Skating--Woman's Rights                      21

  School Sonnet                                25

  The Language of Flowers                      27

  The Song of the Exile                        29

  The Harvest                                  31

  The Snow House                               35

  Cold Water                                   36

  The Good Old Plow                            39

  Winter                                       40

  June                                         43

  Work and Play                                44

  The Butterfly                                46

  Cold Water                                   48

  The Telegraph--its Secret                    49

  The April Shower                             53

  The Ostrich                                  56

  The Plowman                                  58

  The House-Dog "Watch"                        59

  Gone--all Gone                               61

  The Christmas Tree                           62

  My Mother's Birthplace                       66

  The Song of Bob Lincoln                      67

  A Will and a Way                             69

  Blowing Bubbles                              71

  After School                                 75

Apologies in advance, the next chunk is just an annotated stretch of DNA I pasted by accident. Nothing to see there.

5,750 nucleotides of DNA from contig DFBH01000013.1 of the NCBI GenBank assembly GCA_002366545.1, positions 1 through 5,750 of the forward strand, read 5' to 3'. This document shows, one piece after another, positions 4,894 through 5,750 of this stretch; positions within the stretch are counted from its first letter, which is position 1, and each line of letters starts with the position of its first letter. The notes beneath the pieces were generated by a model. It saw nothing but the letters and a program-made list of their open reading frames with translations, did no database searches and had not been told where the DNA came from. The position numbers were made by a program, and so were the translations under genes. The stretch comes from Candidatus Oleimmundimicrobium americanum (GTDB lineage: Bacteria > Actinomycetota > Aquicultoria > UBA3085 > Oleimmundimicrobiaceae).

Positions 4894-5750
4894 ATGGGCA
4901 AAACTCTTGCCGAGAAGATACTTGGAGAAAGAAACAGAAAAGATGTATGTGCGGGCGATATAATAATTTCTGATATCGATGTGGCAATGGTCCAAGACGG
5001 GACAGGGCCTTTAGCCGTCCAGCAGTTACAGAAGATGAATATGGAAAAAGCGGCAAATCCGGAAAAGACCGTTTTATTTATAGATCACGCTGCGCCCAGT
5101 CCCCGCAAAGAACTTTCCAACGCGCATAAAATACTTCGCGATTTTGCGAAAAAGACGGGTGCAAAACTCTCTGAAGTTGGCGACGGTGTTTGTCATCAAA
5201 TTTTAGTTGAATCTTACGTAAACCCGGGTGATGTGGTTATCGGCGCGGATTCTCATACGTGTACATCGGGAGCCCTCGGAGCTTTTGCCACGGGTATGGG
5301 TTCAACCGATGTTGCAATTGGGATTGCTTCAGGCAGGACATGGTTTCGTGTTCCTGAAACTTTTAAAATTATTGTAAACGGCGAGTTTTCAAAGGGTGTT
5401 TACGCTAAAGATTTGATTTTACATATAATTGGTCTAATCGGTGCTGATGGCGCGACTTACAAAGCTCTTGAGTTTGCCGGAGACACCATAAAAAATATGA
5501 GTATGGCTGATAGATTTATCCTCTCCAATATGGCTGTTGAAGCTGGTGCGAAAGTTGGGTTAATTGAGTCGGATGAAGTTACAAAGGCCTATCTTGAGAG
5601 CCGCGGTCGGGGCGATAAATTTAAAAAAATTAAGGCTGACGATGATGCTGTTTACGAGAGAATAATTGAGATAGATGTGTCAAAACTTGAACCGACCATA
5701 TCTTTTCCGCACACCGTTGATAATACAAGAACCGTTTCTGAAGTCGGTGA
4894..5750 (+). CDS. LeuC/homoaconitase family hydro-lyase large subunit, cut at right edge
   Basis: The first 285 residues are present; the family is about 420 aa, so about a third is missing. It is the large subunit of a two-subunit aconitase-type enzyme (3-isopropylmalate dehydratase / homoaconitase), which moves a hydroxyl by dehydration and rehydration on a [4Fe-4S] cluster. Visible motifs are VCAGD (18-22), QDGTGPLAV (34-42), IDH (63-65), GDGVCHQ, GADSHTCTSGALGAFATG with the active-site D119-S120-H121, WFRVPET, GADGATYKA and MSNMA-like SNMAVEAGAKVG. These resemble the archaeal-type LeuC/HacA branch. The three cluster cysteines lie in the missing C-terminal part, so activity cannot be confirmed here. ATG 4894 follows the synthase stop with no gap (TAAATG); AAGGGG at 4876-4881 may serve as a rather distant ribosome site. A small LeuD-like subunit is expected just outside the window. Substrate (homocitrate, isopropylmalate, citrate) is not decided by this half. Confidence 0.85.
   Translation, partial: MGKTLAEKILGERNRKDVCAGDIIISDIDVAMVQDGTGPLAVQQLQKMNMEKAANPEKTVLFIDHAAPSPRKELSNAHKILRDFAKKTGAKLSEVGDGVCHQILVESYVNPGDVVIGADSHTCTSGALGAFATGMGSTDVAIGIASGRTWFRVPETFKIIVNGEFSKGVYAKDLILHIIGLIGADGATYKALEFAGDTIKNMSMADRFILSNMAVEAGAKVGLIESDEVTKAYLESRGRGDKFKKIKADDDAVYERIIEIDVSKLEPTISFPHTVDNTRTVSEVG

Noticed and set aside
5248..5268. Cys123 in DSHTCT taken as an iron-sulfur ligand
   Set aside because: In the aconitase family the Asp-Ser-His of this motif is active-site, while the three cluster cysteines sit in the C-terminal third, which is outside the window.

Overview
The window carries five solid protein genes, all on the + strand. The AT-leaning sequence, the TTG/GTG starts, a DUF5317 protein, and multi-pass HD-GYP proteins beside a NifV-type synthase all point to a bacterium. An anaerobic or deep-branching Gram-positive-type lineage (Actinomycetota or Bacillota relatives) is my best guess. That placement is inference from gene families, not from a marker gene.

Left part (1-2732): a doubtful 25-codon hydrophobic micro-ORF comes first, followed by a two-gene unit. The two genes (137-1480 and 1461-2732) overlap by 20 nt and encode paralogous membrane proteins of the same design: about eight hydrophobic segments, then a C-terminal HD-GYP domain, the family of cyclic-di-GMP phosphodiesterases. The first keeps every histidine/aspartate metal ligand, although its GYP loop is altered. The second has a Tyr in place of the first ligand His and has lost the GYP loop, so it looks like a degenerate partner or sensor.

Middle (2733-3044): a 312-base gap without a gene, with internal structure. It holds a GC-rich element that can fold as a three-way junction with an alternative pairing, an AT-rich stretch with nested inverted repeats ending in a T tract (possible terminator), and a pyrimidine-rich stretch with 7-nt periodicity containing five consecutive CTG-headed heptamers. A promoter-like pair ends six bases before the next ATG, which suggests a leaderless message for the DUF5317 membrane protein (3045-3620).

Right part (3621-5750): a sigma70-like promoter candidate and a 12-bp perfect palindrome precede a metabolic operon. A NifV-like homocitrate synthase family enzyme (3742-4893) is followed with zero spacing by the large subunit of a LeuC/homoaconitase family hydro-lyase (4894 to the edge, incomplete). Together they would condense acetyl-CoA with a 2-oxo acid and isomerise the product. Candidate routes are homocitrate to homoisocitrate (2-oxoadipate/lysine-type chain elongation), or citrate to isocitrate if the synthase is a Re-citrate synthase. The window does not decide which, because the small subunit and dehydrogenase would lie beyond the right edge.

The Nightingale                              76

  Leap Frog                                    77

  A World of Love at Home                      78

  I must Hasten Home                           79

  The Evening Prayer                           81

  Acrostic                                     82

  Our Nebby                                    83

  The New Song                                 84

  The Chinaman                                 85

  The Indian Dandy                             86

  The Shadow                                   88

       *       *       *       *       *

  Transcriber's Note:

    _ _ indicates italic text.

    = = indicates bold text.

    ~ ~ indicates small print.

    ^ indicates a superscript.

  Missing or damaged punctuation has been repaired.

  Both hyphenated and un-hyphenated variants of some words appear
  in this book. All have been retained.

Book 1.

  Page 86: 'stich' corrected to 'stitch'.

    "Stitch! stitch! stitch!"

  Page 87: '10,000' corrected to '10,100'.

    "Arithmetic!: 202 x 50 = 10,100"

  Page 91:


    {[sqrt]60 - 30^2 = 51.96152}
    {[sqrt]60 - 40^2 = 44.72136}
                       96.68288. _Ans._

  corrected to


    {[sqrt](60^2 - 30^2) = 51.96152}
    {[sqrt](60^2 - 40^2) = 44.72136}